Tuesday, October 16 , 2018, 2:16 pm | Fair 79º

 
 
 
 

Froma Harrop: The Real Miracle Happened Four Years Ago

That's when Massachusetts enacted its own health-care reform, which could serve as a national for universal coverage

The miracle in Massachusetts was made possible through a bigger miracle four years ago. That’s when the commonwealth became the first and so far only state to guarantee near-universal coverage.

Froma Harrop
Froma Harrop

Scott Brown, the Republican winner of the Senate seat long held by Ted Kennedy, voted for the legislation as a state senator. In vowing to be the key 41st vote against the Democrats’ health-care reforms, Brown carefully added that Massachusetts voters should not worry about their own health-care security: They already have it through the state program.

Thus, Massachusetts was the worst state in which to test the wider public’s feelings about national health-care reform. Polls showed people in Massachusetts — as elsewhere — unhappy with the legislation in Washington. But those numbers include many who thought the reforms were too weak or were simply disgusted by the legislative sausage-making. And whether these proposals were better than nothing is a meaningless question to people who already have something.

The foes of health-care reform have long used a divide-and-conquer strategy in crafting an anti-reform coalition. They pit those who have government-guaranteed health care, such as the elderly, against those who don’t. Rest assured that if there were no Medicare, the older folks with tea bags stapled to their hats would be on the other side of the barricades. Medicare is the most socialized element of the U.S. health-care system.

Similarly, the damp enthusiasm in Massachusetts for the reforms coming out of Washington belies the popularity of the state reforms enacted in 2006. “It’s not perfect,” a Brown supporter told a reporter, “but why should we have to pay again when we have health care?”

Not perfect is an understatement. Unlike the legislation in Congress, the Massachusetts plan made virtually no effort to contain spiraling health-care costs. That makes the Massachusetts health-care plan, which Brown still supports, far less conservative than the national version he opposes.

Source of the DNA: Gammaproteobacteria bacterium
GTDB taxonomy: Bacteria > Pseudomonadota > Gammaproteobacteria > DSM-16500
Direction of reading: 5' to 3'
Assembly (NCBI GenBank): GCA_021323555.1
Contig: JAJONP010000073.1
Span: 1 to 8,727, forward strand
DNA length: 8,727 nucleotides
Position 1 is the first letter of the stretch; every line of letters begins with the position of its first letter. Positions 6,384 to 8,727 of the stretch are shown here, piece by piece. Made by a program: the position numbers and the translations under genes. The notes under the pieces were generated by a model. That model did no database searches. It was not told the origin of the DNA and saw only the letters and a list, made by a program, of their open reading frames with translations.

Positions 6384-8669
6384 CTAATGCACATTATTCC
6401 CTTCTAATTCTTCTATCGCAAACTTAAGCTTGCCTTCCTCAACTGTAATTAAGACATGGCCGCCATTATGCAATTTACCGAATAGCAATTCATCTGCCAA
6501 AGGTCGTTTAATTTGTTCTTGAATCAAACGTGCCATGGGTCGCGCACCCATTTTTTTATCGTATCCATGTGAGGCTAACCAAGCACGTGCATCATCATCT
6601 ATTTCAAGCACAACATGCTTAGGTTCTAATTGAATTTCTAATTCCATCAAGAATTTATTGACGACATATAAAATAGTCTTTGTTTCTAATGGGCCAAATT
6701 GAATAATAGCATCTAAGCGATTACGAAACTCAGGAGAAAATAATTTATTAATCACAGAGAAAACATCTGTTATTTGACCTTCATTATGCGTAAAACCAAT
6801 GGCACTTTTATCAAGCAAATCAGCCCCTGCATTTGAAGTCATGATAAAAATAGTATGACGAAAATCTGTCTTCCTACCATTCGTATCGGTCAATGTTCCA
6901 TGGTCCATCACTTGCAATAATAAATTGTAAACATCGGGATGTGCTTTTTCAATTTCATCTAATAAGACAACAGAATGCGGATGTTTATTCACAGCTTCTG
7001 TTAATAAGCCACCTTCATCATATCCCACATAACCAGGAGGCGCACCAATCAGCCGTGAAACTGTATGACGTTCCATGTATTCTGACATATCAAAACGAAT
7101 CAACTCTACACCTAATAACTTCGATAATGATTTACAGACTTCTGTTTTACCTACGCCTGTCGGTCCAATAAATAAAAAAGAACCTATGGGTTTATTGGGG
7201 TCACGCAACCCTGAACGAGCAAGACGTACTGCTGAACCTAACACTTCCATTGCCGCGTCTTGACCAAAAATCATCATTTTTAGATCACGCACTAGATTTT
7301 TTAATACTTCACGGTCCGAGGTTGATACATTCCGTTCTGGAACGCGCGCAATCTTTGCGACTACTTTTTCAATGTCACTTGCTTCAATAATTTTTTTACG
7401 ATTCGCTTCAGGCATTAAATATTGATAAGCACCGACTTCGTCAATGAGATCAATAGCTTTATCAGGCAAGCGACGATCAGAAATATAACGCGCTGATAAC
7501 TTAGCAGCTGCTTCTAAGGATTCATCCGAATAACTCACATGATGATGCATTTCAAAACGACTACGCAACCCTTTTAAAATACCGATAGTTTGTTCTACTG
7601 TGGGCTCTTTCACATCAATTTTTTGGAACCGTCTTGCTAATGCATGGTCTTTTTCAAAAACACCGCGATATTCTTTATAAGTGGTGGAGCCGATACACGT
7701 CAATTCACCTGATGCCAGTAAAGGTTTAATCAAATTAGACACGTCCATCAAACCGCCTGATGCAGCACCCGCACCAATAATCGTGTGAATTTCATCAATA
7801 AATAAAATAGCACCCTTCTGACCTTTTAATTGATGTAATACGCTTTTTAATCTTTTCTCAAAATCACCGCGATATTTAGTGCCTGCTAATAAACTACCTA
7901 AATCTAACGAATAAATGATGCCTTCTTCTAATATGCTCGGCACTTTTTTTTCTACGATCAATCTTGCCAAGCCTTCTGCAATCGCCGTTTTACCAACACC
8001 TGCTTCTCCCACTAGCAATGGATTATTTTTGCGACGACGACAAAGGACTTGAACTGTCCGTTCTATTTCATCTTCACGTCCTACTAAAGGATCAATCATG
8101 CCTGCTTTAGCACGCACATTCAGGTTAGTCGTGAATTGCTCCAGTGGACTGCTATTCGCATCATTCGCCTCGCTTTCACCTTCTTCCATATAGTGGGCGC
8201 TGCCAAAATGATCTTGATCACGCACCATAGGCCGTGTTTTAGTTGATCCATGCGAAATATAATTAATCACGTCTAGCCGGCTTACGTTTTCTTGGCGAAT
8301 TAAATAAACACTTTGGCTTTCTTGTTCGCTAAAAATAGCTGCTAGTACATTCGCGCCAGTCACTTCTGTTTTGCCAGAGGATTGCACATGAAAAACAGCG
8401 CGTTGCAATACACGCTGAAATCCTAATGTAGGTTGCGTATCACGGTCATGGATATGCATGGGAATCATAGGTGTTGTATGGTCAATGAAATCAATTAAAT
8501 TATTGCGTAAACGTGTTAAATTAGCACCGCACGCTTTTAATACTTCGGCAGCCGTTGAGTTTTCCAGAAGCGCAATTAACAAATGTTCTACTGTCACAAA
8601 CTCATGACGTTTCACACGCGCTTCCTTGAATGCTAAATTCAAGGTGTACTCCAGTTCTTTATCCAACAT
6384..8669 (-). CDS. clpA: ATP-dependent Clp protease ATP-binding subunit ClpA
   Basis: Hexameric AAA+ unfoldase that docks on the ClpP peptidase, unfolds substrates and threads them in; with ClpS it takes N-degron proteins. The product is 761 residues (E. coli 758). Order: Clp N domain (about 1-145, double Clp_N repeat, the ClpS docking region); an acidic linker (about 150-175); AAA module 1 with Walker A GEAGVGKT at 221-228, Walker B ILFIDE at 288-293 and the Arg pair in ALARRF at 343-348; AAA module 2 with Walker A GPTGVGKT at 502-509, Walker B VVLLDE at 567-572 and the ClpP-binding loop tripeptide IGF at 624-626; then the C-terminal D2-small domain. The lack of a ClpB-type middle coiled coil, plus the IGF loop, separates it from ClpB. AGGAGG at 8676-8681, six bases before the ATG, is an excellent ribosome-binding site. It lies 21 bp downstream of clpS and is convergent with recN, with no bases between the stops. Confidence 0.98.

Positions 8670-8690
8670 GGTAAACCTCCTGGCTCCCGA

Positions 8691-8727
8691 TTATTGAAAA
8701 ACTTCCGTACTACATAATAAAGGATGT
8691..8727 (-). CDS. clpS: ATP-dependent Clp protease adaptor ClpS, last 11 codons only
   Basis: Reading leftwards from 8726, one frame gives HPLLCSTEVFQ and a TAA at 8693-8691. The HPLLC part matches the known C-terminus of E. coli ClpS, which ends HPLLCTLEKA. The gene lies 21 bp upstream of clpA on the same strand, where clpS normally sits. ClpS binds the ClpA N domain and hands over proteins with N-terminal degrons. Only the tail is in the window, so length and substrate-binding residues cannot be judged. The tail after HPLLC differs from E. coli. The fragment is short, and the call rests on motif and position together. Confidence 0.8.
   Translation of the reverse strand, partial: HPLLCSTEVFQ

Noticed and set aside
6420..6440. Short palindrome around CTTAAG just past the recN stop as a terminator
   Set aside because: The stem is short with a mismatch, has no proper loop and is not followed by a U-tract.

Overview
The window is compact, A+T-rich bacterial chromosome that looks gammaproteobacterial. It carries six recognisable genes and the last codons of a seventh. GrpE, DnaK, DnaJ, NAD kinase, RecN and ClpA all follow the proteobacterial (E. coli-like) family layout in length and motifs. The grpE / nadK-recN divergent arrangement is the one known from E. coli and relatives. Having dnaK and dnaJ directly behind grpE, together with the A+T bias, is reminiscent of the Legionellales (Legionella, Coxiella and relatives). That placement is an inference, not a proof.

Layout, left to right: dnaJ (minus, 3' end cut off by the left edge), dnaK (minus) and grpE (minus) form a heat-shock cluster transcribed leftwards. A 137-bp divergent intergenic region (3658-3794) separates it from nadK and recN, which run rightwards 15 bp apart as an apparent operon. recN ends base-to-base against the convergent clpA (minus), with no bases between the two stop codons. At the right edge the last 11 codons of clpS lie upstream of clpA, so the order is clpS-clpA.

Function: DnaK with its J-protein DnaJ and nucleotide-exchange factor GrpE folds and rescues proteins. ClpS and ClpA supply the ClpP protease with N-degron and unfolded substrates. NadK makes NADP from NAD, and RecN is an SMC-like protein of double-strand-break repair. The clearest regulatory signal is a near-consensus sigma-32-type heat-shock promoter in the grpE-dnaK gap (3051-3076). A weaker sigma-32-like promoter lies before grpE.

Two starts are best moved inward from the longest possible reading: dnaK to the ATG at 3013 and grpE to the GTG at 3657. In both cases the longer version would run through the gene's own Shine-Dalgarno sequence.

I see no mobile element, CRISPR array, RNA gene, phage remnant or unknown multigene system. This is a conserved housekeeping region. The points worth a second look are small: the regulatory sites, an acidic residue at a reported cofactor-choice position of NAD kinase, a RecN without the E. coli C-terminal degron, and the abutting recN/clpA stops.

Despite the program’s unexpected costs — despite its individual mandate to obtain coverage or face a fine — the Massachusetts program retains solid backing at home. Once people realize that whatever happens to their job, whatever dire disease befalls a family member, they can get medical care without having to sell their house, they won’t let anyone take it away.

So there’s no talk of repealing the Massachusetts program, but of bringing it back to the lab for repair. The state has already cut benefits and raised taxes. A special commission is now urging a move away from expensive fee-for-service health care and to a model that would pay groups of doctors and hospitals fixed sums to cover the patient for a year.

Politically, the Massachusetts program could serve as a national model. Pass universal coverage now, fix it later.

Even though their reforms are superior, Democrats in Washington could have done better still by not trying to please everyone (including Republicans who were just playing with them). But despite their control of the White House and majorities in Congress, Democrats seemed capable only of reacting to critics, of cringing with fear under even the most ludicrous attacks.